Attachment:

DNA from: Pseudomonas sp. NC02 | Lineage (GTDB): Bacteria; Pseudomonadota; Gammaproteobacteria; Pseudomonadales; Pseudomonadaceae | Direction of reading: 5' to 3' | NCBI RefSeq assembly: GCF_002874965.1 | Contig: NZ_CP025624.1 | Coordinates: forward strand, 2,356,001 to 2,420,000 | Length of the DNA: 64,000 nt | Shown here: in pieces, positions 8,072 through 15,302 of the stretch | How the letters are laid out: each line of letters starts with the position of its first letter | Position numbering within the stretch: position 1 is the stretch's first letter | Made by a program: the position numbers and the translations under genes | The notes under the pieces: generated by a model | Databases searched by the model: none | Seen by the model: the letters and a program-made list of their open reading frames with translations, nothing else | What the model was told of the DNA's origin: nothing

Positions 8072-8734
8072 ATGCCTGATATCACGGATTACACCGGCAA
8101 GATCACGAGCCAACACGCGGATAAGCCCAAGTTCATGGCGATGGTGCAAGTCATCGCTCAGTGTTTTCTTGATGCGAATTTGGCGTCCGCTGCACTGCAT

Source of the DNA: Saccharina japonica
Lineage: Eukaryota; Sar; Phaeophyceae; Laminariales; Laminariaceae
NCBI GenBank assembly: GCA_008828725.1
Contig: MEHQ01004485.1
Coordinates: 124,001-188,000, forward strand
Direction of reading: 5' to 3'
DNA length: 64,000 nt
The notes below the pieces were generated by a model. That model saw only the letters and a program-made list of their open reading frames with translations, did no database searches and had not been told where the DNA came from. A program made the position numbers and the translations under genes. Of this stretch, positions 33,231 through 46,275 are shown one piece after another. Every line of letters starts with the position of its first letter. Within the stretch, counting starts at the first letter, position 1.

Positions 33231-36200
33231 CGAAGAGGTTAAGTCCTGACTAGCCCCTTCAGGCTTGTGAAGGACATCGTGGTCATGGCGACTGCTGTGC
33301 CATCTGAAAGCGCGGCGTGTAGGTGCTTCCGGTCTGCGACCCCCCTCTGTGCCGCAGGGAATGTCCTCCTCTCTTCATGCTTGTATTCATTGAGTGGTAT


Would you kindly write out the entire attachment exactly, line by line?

DNA from: Pseudomonas sp. NC02 | Lineage (GTDB): Bacteria; Pseudomonadota; Gammaproteobacteria; Pseudomonadales; Pseudomonadaceae | Direction of reading: 5' to 3' | NCBI RefSeq assembly: GCF_002874965.1 | Contig: NZ_CP025624.1 | Coordinates: forward strand, 2,356,001 to 2,420,000 | Length of the DNA: 64,000 nt | Shown here: in pieces, positions 8,072 through 15,302 of the stretch | How the letters are laid out: each line of letters starts with the position of its first letter | Position numbering within the stretch: position 1 is the stretch's first letter | Made by a program: the position numbers and the translations under genes | The notes under the pieces: generated by a model | Databases searched by the model: none | Seen by the model: the letters and a program-made list of their open reading frames with translations, nothing else | What the model was told of the DNA's origin: nothing

Positions 8072-8734
8072 ATGCCTGATATCACGGATTACACCGGCAA
8101 GATCACGAGCCAACACGCGGATAAGCCCAAGTTCATGGCGATGGTGCAAGTCATCGCTCAGTGTTTTCTTGATGCGAATTTGGCGTCCGCTGCACTGCAT

Source of the DNA: Saccharina japonica
Lineage: Eukaryota; Sar; Phaeophyceae; Laminariales; Laminariaceae
NCBI GenBank assembly: GCA_008828725.1
Contig: MEHQ01004485.1
Coordinates: 124,001-188,000, forward strand
Direction of reading: 5' to 3'
DNA length: 64,000 nt
The notes below the pieces were generated by a model. That model saw only the letters and a program-made list of their open reading frames with translations, did no database searches and had not been told where the DNA came from. A program made the position numbers and the translations under genes. Of this stretch, positions 33,231 through 46,275 are shown one piece after another. Every line of letters starts with the position of its first letter. Within the stretch, counting starts at the first letter, position 1.

Positions 33231-36200
33231 CGAAGAGGTTAAGTCCTGACTAGCCCCTTCAGGCTTGTGAAGGACATCGTGGTCATGGCGACTGCTGTGC
33301 CATCTGAAAGCGCGGCGTGTAGGTGCTTCCGGTCTGCGACCCCCCTCTGTGCCGCAGGGAATGTCCTCCTCTCTTCATGCTTGTATTCATTGAGTGGTAT